December 1, 2016
Can we talk about fog computing?
by Phil Hummel, Data Scientist, Dell EMC
Can we talk about fog computing?
It turns out that we can, but it may be a little “foggy” for some. Take for instance the recent Ask Me Anything that the OpenFog Consortium held on reddit.com. Many of the questions that were asked by the Reddit community were trying to relate fog concepts and fog computing to related things that are more familiar like edge computing and cloud computing. Fog is a relatively new area of research, development and discussion. I spend a lot of time explaining fog computing to people that are wondering why I’m so excited about connected devices. I’ve been following the development of fog-centric applications for precision agriculture. Just this one application domain has so much potential that it leads me to believe we are on the frontier of creating something meaningful.
I’m convinced that fog computing is an important concept that will lead to a tangible strategy for organizing our thinking and investments to be able to improve the world through deployment and use of 50 billion or more connected devices. So if we are going to change the world with connected devices, we should get back to understanding why there are still all-too-few conversations about fog computing.
First, consider that although the concept of fog computing is relatively new, key aspects of the problem domain like remotely monitoring “intelligent” devices has been around for a long time. Here is a historical reference from Wikipedia that is relevant: “French engineers built a system of weather and snow-depth sensors on Mont Blanc hat transmitted real-time information to Paris”. The year was 1847. The Wikipedia topic that references this history is titled “Telemetry”. While telemetric metering has roots back to the 19th century, the discipline is still thriving today with several international professional societies and work ongoing in health care, agriculture, transportation, manufacturing and many other industries and applications.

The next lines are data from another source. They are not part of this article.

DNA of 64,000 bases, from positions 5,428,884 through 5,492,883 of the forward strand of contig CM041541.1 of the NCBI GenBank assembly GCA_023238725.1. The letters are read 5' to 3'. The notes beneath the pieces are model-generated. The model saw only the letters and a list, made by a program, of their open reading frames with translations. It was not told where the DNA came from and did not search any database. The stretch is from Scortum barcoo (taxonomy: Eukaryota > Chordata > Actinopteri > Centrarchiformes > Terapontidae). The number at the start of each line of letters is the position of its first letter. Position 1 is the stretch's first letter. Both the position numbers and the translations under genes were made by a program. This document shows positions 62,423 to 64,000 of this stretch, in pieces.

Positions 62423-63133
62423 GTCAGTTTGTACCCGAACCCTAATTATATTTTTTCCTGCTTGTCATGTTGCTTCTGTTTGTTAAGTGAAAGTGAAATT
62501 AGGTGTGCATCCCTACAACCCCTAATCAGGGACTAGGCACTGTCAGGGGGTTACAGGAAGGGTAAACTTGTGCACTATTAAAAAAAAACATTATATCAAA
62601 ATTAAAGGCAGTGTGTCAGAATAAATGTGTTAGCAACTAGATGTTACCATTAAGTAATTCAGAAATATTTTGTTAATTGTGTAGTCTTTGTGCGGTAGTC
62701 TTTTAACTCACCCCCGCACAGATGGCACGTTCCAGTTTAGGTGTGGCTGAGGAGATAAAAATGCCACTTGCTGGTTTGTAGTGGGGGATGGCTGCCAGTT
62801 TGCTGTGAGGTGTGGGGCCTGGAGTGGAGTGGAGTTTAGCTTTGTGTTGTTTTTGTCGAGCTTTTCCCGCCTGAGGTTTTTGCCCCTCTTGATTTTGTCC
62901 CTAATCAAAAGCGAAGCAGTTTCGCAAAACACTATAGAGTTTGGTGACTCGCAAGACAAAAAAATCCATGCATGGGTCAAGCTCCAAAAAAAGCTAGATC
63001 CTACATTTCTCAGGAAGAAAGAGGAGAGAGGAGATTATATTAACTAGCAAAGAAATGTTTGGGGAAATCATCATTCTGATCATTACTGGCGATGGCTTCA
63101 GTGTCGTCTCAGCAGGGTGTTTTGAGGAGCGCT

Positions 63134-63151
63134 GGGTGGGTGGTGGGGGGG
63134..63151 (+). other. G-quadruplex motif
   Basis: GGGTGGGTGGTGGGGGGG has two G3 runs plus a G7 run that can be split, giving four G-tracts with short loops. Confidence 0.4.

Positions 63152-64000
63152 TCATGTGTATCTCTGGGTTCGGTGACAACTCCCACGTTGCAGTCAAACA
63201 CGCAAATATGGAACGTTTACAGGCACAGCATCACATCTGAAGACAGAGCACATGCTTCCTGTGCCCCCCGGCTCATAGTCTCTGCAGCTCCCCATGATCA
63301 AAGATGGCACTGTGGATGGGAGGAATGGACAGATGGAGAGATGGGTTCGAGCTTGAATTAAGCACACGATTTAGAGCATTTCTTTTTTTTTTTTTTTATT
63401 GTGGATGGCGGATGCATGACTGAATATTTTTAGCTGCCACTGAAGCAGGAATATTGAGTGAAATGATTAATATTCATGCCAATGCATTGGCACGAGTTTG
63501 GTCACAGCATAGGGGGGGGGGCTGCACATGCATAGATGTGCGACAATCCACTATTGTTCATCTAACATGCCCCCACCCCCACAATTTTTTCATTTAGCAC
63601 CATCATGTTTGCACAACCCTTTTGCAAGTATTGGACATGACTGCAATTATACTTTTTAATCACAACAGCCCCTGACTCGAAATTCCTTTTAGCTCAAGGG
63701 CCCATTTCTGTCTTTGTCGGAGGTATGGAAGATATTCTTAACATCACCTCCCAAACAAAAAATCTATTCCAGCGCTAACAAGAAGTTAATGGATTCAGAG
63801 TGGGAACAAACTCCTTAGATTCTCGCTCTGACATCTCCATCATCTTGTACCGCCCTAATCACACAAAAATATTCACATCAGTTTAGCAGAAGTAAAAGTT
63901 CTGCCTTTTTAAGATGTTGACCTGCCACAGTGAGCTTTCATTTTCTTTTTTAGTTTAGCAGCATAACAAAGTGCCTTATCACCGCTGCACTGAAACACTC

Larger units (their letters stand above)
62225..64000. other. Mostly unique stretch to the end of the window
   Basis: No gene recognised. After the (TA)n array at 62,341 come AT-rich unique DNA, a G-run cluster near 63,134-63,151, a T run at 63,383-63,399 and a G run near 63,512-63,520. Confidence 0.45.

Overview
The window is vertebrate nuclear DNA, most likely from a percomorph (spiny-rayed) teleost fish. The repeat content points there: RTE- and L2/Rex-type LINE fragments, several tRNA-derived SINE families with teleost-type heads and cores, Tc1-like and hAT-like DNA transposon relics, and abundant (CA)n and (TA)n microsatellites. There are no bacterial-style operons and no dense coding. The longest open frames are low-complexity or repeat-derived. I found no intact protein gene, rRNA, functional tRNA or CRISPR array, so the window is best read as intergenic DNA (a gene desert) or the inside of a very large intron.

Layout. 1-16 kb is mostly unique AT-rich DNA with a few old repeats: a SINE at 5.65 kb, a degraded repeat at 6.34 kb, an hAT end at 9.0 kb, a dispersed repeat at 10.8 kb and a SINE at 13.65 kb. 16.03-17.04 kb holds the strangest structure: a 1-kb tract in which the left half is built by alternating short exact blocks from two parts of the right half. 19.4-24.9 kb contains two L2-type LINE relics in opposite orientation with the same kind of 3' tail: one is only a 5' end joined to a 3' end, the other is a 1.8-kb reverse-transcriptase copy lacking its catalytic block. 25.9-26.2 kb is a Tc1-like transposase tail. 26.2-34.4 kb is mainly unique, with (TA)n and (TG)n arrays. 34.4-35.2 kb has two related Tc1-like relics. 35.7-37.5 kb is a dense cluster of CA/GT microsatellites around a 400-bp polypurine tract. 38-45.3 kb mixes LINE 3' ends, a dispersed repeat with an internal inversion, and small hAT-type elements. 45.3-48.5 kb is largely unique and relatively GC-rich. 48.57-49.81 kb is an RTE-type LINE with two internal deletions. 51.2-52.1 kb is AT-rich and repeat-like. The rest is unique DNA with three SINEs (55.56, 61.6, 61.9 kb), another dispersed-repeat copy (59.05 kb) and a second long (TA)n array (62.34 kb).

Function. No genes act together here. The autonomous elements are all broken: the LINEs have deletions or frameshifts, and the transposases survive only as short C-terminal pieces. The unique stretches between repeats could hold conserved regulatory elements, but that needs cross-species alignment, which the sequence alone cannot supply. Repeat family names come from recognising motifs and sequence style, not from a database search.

This highlights one of the challenges facing the fog computing initiative. There are many technologies and engineering disciplines required to fully realize the promise of fog computing. Many of these critical and related disciplines have long histories, large communities, and specialized terminology that existed before fog concepts were developed. Finding mechanisms to bridge these communities and languages is going to be an ongoing challenge that needs dedicated efforts. And it’s not just the field of telemetry, there are also potential connections with disciplines such as machine-to-machine communication, mesh computing, dew computing, mobile edge computing and many more. Each has their own practices, societies, conferences and communities. There are many points of possible connections that both need to know about what the fog computing initiative is all about, so they can choose how and when to participate.
Another area of related technologies and people are the “cloud-based” initiatives like cloudlet, grid computing, mobile edge computing, utility computing, and – you guessed it – even more. You might be asking if maybe I’m making this more complicated than it needs to be, but unfortunately, this is the reality that we have, and it is challenging. The good news is that there is a lot of innovation happening in all of these disciplines and they all have something unique to offer. Since fog computing bridges the continuum from cloud to device, it must bridge the gaps and bring the right technologies and people together to create something coherent and useful.
Let me end with this call to action. If you are working in a field that is related to fog computing and just getting familiar with the opportunities and challenges, reach out to your fellow technologists and business leaders to see if they want to get informed and connected. I would also suggest that you reach out to us at the OpenFog Consortium and especially the speakers bureau. Invite someone passionate about fog computing to present at your next society meeting or trade show event. You can also try contacting one of the founding member organizations like my employer, Dell EMC. We have knowledgeable engineers and sales professionals all around the globe that would be excited to have an opportunity to speak with your company or group about the current and future potential of fog computing.
Phil Hummel is a Data Scientist at Dell EMC, writer, speaker, thought leader and consensus builder passionate about collecting, organizing, and extracting value from data. Outside of work you can find him at Yosemite National Park or open spaces around the San Francisco Bay Area.